The Guardian Angel Foster Care Program is a program through which families provide temporary homes for animals that are either not yet ready for adoption or animals who desparately need a break from the shelter. Through this program, thousands of animals are able to have a second chance to find their forever homes. You can click here to complete our online foster care application.
What animals go into foster care?
Kittens under 2.0 pounds
Puppies younger than 8 weeks old
Animals recovering from illness or surgery
Animals who need to gain weight
Animals who require socialization
Animals with behavior issues
What does NHS provide?
Food and bowls
Crates, kennels and carrier
Litter box and litter
All we ask of you is to transfer animals to and from the shelter.
How long do animals stay in foster care?
The duration varies depending on case. The average time is 3 to 8 weeks.
You are able to bring animals back if needed.
If I have my own animals, can I foster?
Yes, but it is always a health risk to expose your animals to fosters.
We ask that if you foster cats/kittens or nursing mothers, you keep them in a separate room.
The health risk is minimal if your animals are current on vaccinations and obtain a health lifestyle.
Owned animals must be current on vaccinations and licensed before fostering.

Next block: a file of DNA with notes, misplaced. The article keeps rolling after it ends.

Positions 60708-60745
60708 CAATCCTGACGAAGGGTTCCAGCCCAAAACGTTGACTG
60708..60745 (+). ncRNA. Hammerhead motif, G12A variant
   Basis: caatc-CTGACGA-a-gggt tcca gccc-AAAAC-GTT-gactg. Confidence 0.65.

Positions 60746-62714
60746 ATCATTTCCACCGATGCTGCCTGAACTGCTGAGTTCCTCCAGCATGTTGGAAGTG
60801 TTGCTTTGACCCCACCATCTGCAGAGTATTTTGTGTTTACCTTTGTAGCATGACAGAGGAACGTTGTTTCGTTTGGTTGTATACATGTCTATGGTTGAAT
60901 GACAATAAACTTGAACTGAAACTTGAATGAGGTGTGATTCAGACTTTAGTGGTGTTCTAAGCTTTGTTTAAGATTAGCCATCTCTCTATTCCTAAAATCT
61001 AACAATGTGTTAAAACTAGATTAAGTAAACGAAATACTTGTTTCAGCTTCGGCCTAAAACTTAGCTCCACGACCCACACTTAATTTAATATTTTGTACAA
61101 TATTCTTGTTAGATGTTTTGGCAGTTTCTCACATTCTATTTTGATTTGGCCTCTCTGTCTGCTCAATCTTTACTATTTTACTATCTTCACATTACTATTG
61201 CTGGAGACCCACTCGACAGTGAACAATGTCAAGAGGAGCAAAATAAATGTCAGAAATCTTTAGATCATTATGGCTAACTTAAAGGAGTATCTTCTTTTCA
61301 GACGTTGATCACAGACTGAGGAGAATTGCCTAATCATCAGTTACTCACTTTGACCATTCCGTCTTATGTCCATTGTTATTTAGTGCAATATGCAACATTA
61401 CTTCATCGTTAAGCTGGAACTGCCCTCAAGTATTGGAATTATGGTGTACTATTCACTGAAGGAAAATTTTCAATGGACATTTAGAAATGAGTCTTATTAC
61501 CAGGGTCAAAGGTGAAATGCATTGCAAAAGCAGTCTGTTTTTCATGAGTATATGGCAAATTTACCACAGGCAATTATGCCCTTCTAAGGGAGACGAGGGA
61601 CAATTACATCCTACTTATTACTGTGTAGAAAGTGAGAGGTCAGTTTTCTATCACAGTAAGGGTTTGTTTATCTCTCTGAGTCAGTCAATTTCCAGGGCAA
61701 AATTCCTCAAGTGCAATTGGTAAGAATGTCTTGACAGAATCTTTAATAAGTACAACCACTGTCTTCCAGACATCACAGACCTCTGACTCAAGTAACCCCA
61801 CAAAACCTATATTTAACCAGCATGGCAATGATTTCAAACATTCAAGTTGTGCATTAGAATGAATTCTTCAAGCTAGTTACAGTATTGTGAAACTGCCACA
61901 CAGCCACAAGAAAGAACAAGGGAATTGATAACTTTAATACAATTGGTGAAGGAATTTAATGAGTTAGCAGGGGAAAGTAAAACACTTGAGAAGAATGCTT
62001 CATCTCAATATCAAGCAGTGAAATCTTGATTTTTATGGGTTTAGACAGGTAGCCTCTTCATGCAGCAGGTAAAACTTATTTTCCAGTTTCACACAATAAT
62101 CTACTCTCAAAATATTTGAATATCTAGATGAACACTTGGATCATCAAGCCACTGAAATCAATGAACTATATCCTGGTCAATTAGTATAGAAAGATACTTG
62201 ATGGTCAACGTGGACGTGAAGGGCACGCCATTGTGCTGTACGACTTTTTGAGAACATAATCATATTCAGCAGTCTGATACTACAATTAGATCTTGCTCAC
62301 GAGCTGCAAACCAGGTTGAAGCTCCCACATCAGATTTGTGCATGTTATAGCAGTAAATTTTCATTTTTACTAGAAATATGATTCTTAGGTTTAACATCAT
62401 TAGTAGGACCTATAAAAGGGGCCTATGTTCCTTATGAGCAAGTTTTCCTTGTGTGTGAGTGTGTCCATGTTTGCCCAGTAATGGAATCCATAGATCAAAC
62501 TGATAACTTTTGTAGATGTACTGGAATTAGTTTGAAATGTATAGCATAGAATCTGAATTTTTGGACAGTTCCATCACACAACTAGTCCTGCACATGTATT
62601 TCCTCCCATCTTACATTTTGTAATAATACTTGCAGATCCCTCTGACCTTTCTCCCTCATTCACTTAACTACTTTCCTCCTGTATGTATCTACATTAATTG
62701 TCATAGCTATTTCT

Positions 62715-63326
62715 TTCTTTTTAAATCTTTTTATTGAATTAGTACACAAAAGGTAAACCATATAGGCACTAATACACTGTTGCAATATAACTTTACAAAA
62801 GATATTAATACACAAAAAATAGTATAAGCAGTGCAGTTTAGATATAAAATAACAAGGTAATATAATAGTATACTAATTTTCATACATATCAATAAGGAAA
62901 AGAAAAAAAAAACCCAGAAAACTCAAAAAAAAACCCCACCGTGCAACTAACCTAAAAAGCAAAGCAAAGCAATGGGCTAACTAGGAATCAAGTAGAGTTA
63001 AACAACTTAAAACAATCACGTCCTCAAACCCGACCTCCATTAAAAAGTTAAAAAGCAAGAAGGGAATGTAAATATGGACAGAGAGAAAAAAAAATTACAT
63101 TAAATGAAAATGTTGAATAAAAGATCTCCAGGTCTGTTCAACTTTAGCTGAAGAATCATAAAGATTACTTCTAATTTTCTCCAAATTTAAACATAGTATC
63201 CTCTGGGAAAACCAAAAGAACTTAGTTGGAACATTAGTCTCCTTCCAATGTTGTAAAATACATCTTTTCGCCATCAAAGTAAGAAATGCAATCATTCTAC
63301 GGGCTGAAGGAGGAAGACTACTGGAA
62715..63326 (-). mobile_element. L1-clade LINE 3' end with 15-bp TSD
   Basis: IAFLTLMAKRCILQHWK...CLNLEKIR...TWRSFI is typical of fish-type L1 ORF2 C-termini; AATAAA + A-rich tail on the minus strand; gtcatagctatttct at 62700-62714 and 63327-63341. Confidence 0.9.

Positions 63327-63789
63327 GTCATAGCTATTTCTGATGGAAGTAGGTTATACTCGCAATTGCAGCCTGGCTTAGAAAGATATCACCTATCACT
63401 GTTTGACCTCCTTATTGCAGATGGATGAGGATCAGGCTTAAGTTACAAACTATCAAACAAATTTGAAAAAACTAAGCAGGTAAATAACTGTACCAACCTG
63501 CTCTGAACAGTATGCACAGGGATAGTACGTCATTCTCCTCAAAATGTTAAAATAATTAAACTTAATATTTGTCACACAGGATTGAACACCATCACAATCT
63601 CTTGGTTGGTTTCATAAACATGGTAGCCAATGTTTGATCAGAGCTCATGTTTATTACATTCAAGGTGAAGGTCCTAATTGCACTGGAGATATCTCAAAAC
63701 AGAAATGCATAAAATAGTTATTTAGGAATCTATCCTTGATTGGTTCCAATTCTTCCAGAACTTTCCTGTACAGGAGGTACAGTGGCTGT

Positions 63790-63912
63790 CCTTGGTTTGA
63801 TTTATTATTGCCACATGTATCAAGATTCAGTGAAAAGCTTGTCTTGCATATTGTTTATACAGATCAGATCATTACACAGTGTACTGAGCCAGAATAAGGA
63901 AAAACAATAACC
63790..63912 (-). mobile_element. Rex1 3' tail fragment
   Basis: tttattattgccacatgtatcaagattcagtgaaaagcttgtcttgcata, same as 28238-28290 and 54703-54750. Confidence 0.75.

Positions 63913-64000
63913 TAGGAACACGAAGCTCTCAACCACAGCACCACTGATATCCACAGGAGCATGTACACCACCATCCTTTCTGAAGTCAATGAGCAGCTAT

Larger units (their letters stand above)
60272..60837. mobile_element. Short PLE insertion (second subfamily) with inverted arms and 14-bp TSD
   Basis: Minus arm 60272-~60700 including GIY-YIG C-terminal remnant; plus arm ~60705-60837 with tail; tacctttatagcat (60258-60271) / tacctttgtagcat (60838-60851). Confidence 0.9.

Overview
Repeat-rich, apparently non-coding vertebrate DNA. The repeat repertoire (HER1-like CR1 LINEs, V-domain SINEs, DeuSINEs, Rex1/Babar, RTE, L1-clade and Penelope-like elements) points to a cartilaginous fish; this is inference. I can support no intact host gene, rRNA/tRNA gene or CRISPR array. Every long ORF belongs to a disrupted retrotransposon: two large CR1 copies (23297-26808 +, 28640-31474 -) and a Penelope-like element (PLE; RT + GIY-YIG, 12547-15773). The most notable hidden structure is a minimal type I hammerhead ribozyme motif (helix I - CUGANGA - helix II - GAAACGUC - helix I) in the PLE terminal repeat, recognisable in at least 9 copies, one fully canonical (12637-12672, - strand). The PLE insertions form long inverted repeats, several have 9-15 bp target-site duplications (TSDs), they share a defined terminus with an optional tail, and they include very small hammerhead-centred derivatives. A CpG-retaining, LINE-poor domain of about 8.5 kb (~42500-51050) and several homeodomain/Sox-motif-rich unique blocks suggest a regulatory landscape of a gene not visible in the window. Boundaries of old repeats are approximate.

Can I foster if I have children?
Yes, fostering is a great family experience. Fostering teaches children lessons in responsibility and caring for animals.
What are the duties?
Provide and care for animals.
Contact foster care staff if animal becomes ill or if any concern arises.
Transfer animals to and from the Nebraska Humane Society.
Allow foster care staff to visit your home before fostering.
A testimonial from a current foster parent: I began fostering dogs and puppies because I felt this was a wonderful way to contribute a helping hand to the Nebraska Humane Society. Without foster parents bringing animals into their home, they would have to spend their time in the back kennels of the humane society waiting to become eligible for adoption. Some have medical problems or behavioral or socialization problems or simply are not old enough. They do not understand why they are abused, abandoned or left in a shelter and very much need our help. This allows them to be comfortable in a home with a family, children and other animals.
I care very deeply for each and every one that I bring into my home. Sometimes it is very hard to give these guys back for adoption after getting so attached, but I have to believe that they will be going to a good home with a family that will love them as much as I do.